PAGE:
“You must do this for the Walker family so they can mourn Anthony and because you know it is the right thing to do.”
The court also heard how he also made a series of phone calls to Barton to confront him about the killing.
Is Michael Barton going to be released?
The Parole Board has recommended that Barton be released from jail, according to the decision, which was released on Thursday (22 September).
According to evidence presented at parole hearings, Barton’s initial behaviour behind bars had been poor but he had matured over the previous decade and had been taking part in courses on victim awareness and substance abuse.
He was moved to an open prison in February last year.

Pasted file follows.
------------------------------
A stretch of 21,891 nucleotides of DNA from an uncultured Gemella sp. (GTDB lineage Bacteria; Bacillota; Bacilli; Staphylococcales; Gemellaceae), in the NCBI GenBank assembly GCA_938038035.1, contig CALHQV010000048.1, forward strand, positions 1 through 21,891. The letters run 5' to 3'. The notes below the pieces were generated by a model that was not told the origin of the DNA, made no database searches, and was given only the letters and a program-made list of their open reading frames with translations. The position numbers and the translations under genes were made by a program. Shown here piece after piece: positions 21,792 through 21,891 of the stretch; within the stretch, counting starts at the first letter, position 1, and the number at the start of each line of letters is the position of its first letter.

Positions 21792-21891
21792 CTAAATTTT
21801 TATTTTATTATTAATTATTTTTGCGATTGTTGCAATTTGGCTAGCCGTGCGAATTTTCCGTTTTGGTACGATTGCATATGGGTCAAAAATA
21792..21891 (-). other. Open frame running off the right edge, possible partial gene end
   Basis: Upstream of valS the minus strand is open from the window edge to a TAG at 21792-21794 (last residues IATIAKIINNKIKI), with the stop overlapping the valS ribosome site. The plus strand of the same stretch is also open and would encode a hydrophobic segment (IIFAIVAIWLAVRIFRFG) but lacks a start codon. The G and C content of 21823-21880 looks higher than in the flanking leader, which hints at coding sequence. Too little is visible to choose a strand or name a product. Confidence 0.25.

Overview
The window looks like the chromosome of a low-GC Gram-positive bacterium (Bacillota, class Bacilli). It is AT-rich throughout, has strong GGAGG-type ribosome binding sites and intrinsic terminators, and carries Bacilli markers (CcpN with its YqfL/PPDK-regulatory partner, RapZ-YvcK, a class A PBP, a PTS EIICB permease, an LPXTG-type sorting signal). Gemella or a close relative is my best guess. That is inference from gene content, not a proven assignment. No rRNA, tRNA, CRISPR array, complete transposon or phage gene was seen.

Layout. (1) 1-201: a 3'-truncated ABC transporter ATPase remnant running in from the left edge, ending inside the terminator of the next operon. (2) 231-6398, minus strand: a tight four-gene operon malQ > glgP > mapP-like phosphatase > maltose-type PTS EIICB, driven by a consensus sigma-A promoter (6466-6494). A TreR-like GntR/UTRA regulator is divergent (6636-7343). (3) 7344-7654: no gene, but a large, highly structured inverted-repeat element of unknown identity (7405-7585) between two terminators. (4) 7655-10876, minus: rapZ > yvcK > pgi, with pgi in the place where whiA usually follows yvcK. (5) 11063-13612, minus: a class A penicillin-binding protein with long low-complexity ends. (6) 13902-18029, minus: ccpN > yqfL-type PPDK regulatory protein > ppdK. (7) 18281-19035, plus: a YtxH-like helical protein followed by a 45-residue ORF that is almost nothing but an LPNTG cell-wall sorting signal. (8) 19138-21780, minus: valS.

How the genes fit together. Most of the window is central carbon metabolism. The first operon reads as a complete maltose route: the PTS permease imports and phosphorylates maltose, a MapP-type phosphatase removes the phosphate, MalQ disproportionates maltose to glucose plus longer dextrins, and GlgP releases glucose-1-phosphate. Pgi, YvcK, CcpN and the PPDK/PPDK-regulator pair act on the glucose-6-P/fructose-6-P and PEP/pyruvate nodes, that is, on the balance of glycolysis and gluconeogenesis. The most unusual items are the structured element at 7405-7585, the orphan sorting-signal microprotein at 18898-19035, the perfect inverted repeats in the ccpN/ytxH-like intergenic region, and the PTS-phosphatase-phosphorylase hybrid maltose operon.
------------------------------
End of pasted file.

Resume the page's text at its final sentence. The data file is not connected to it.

The Parole Board decision, released on Thursday, said the reviewing panel could direct release only if it was satisfied that it was no longer necessary for the protection of the public that Barton remained in prison.
The panel concluded: “After considering the circumstances of his offending, the progress made while in custody and the evidence presented at the hearing, the panel was satisfied that Mr Barton was suitable for release.”
His licence conditions include living at a designated address, a curfew, enhanced supervision and monitoring, complying with limitations on contacts and activities and observing an exclusion zone to avoid contact with victims.
It is understood the Ministry of Justice has 21 days to review the Parole Board recommendation on Barton’s release.